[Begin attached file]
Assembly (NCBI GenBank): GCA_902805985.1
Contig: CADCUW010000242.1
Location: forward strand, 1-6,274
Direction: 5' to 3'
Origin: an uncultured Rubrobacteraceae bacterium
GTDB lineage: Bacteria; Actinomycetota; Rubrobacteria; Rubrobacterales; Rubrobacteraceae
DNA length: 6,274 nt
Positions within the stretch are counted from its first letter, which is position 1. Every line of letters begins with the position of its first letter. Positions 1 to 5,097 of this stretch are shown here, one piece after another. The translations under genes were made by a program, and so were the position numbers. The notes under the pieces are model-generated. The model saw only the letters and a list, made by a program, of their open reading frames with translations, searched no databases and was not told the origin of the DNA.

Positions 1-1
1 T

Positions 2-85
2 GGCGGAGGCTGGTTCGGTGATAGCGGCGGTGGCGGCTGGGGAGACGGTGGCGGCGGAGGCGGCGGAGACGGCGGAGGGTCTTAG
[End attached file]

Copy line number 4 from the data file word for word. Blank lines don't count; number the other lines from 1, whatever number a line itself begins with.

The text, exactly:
Direction: 5' to 3'